North Korea bars women from wearing shorts


North Korean leader Kim Jong Un speaks as he takes part in a meeting of the Political Bureau of the Central Committee of the Workers’ Party of Korea (WPK) in this image released by North Korea’s Korean Central News Agency (KCNA) on April 11, 2020. REUTERS/File 

North Korea’s strict ban on Western clothing has extended to shorts, even during the scorching summer months. However, the enforcement appears to target women exclusively, according to local residents. 

Authorities are reportedly cracking down on women who wear shorts, issuing them warnings and even arresting some, forcing them to sign pledges against wearing shorts again. 

The fresh edict stems from a broader law enacted in 2020, aiming to curb “anti-socialist behavior,” with shorts being considered a symbol of foreign and capitalist culture. This isn’t the first time such measures have been applied asymmetrically, as a previous ban on public smoking was only imposed on women caught with cigarettes. 

The move has stirred discontent among women in North Korea, who question the gender inequality inherent in this policy. The country is known for its stringent control over citizens’ lives, including various restrictions on freedom and human rights. International organizations like Human Rights Watch have long criticized the government’s suppression of liberties and its severe treatment of perceived opponents, who are often subjected to torture and forced labor in political prison camps.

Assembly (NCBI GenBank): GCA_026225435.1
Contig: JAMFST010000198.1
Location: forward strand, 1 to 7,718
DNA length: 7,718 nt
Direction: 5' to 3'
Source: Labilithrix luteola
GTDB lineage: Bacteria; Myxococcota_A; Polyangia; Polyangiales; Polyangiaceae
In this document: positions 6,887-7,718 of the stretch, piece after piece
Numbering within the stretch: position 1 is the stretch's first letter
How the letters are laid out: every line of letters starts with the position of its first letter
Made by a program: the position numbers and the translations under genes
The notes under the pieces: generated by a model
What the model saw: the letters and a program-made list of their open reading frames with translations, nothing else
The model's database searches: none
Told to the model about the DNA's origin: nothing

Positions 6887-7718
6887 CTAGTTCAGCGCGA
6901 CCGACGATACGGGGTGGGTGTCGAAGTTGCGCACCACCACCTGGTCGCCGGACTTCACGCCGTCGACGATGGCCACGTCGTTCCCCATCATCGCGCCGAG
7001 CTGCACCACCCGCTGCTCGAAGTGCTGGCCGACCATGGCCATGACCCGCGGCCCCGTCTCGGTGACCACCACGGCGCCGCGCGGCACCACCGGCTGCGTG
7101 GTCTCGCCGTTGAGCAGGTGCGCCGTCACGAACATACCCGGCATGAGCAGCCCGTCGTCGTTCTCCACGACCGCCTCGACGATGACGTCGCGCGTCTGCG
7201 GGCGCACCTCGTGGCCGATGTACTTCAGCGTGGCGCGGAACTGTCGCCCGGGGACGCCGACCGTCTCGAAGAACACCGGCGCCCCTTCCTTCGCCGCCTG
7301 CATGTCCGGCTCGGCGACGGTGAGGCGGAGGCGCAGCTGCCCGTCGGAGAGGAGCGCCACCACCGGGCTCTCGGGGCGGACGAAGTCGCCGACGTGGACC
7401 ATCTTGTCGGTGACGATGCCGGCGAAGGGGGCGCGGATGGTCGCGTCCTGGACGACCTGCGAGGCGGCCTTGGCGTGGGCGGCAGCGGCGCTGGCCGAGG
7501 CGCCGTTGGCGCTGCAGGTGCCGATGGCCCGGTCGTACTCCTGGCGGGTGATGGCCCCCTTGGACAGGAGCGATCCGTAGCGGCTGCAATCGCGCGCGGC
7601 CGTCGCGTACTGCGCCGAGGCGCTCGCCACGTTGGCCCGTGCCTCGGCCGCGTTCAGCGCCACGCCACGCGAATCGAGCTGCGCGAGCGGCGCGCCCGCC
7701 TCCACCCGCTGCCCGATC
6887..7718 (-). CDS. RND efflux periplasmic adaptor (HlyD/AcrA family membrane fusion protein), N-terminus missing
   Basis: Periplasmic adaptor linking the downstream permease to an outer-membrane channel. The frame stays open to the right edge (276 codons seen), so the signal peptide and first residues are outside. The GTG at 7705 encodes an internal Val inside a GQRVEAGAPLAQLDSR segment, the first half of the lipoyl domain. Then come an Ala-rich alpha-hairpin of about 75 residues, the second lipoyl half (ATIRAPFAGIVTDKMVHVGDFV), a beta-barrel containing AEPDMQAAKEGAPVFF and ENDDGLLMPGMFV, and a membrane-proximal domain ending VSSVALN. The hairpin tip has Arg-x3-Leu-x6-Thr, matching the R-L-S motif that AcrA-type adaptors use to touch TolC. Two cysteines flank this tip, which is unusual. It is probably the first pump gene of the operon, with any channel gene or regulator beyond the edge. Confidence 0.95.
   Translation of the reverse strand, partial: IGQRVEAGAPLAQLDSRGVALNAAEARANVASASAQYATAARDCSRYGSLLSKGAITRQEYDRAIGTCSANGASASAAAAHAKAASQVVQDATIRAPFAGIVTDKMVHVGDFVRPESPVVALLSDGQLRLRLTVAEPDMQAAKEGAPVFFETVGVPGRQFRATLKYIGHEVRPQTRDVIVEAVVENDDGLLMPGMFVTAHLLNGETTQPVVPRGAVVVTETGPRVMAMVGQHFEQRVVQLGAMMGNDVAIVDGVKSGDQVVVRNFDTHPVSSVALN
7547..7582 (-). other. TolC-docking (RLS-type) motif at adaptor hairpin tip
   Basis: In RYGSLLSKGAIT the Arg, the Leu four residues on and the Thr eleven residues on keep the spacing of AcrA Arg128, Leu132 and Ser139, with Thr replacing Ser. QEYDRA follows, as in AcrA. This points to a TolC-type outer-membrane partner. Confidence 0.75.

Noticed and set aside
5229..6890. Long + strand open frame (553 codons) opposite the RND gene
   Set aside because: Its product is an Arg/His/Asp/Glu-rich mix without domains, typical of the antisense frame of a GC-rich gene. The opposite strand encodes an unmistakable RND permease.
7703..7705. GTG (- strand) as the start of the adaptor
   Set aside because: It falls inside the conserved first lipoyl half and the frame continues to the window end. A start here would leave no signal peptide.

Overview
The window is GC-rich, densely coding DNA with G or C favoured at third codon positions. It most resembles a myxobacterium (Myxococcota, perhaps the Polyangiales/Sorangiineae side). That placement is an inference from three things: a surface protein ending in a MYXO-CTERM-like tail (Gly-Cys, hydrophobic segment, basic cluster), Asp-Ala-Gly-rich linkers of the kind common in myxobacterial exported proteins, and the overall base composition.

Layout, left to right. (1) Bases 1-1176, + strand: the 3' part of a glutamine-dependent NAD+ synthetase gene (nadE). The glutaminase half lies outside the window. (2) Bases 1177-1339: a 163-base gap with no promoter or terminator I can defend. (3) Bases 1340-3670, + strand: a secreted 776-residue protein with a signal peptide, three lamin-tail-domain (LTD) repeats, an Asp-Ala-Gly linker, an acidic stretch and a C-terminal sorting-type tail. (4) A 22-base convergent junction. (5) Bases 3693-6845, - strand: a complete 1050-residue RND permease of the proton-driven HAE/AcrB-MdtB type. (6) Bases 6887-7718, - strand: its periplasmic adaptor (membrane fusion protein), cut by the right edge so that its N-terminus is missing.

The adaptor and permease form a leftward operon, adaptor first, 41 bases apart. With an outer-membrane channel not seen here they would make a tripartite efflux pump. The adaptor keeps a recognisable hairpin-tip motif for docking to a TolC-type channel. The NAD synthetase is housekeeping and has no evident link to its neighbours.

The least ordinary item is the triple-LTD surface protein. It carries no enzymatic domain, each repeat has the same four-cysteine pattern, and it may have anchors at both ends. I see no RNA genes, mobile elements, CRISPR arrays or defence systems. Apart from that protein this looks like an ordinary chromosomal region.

While North Korea’s leadership under Kim Jong Un has prioritized military advancements, particularly in nuclear and missile technologies, its citizens continue to grapple with limited resources, challenging living conditions, and a lack of basic necessities. The shorts ban underscores the government’s insistence on maintaining control over citizens’ choices, even when faced with sweltering temperatures.

In contrast to its southern neighbor’s technological advancements and economic growth, North Korea remains isolated due to its pariah status. Kim Jong Un’s tenure has been marked by anti-Western rhetoric, perpetuating the view that external forces pose a threat to the country’s survival. Recent actions, including the dismissal of a top military general and calls for increased weapons production, reveal the regime’s ongoing focus on military readiness and asserting its dominance.

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